In light of the news of Phil Brown “attacking” Geovanni, many football fans are wondering, when did it go wrong for Hull?
As the season started, fans and pundits alike were raving about the breath of fresh air he brought to the Premiership. Bucking the trend for promoted sides, his team attacked and results followed. Play the big boys? No problem. His side played fearlessly and took some significant scalps along the way. Sure, there was a big loss or two in the mix, but the positive results outweighed the negative. Hull City FC, and Phil Brown in particular, were the darlings of English football.
In interviews, Brown was a media star. The Hull manager was always willing to work with various press outlets and in a world where packaged clichés and “no comment” are the norm, his affable nature and straight answers were a revelation. Brown was, hands down, the nicest man in top-flight football. Everyone became a Phil Brown fan overnight.
The selfish git had us all fooled.
Without a doubt, the most noteworthy moment in this year’s Premiership was Brown’s infamous halftime rant at his players, forcing them to sit in front of the travelling fans while he tore into them. As it happened, Brown’s stock rose higher and higher with football fans who felt it was about time some high paid, out-of-touch players took a proper tongue-lashing and weren’t shamelessly protected by the boss. But while Brown’s “fan credibility” rose, his self-serving antics lost the respect of his players, and the results since have gone from bad to worse.
A club like Hull survives on character. It is essential that everyone is working for the greater good. Even with all players pulling in the same direction, there is no guarantee of success for a little club like Hull. Nevertheless, the sense of camaraderie and willingness to sacrifice the self for the collective good earned them 30 points in the first 18 games. Included in those points were a heady win against Arsenal at the Emirates, a few more kicks in the ribs of a down and out Spurs side at White Hart Lane, a good win against West Ham, and a comprehensive thumping of fellow promoted side West Bromwich Albion. Not included in the 30 points was a spirited comeback against Manchester United that left the once and future Champions shaking their heads, thankful the game isn’t 95 minutes long. As it stands, it took until last week for the rest of the league to score as many goals against the Red Devils as Hull scored, at Old Trafford no less, on November 1.
When Phil Brown sat his players down on the pitch and gave them the headmaster ritual, he was distancing himself from the carnage of a 4-0 first half. He was putting himself before the players. He was betraying the trust of his men to look good in front of the club’s fans. He was setting a precedent that public displays from Hull City was acceptable, and Geovanni took the bait. He was throwing away the rest of the season for Hull City FC.
Regardless of how much you make, and how pampered your lifestyle, nobody appreciates embarrassment. It is a poor motivator; for some it destroys confidence, for others, it builds resentment. Nobody “rises to the challenge” as Brown had claimed he anticipated.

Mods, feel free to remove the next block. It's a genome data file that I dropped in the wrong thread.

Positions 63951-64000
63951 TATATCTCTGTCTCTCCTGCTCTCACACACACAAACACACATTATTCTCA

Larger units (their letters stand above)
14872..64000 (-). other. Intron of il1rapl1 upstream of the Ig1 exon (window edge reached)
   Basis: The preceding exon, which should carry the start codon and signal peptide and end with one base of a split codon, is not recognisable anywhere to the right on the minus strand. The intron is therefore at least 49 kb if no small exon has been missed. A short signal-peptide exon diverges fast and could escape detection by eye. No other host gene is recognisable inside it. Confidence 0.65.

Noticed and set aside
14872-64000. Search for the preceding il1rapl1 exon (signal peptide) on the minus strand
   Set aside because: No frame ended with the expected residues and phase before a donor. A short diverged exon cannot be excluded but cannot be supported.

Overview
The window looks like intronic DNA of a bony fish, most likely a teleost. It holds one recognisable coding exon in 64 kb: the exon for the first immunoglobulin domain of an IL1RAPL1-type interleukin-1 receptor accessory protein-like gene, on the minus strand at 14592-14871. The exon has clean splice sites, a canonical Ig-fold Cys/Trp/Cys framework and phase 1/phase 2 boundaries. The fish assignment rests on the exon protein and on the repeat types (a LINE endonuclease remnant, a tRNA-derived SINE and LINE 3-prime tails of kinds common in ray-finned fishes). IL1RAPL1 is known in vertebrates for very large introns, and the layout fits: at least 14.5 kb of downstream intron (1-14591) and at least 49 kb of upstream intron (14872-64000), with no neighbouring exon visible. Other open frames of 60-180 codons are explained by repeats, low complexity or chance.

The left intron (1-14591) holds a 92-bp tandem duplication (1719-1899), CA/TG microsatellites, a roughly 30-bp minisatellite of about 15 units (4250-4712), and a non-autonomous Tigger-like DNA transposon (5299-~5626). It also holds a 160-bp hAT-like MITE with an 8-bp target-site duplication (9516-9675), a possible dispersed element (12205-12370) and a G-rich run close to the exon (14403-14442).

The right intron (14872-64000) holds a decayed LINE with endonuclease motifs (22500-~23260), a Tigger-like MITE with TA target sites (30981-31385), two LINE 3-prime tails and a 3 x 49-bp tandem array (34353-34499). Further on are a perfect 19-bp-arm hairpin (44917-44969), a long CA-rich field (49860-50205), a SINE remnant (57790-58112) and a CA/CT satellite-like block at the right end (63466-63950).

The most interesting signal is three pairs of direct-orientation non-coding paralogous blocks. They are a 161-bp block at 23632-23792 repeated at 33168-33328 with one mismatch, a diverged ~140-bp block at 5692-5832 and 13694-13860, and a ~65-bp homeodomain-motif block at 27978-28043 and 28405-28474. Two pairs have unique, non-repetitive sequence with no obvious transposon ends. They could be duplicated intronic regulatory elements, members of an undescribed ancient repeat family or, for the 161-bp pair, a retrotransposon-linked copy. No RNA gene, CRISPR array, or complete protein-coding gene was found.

Don’t be mistaken; players definitely get the hairdryer treatment from their managers. Truth be told, they get it more often than fans realise, and most times they are deserving recipients of a paint-peeling lecture. All the greats had uncompromising standards and accepted nothing less. But they did the dirty work behind closed doors.
Take a look at the tactics of some of the modern model managers to see a blueprint for successful man management. Arsene Wenger’s eyesight is incredibly selective, never ever seeing anything the least bit controversial performed by a player in red. He never speaks poorly of his players, even after enduring the ordeals of Tony Adams, Paul Merson, and the very public histrionics of Ashley Cole. Especially with his current crop of not-ready-for-prime-time-players, at no time has the stoic Frenchman thrown them under the bus.
Watch an interview with Sir Alex Ferguson, and he’s more likely to tell the reporters “Yous are f*****g idiots” than agree that one of his players was off form. He stands by his players through the tough times – think of Cantona’s Kung-Fu kick, Keane’s Haaland stomp and Ferdinand’s drugs test misadventure – because enduring misery together is vital to earning success. Don’t think for a second that those players got off as lightly behind closed doors as they did in Fergie’s interviews, but the bottom line is this: you can’t ask players to run through walls for you unless you prove to them you’re worth it.
Conversely, the first time things were not going to plan at Hull (a poor first half no less), Phil Brown lost the plot and publically humiliated his players. He claimed he was looking for a lift – a way to get a bug in their ears and remind them about the fans who spent a cold, miserable Boxing Day travelling to Manchester to watch a poor performance. In fact, he was letting each and every one of those fans know that it wasn’t his fault and they could hang the blame at the feet of the players, not him.
If this was about “making a statement” what was the point? At 4-0, the game was a foregone conclusion. As far as making an impression goes, Brown certainly left one on his players. So much so that they’ve managed to gain all of one point in the nine matches since the infamous rant. In the process, the club have tumbled down the standings and are now a hot tip for relegation.
When wondering where it all went wrong for Hull City, look no further than Phil Brown’s self-serving Boxing Day rant. That’s when Hull got knocked out of the Premiership.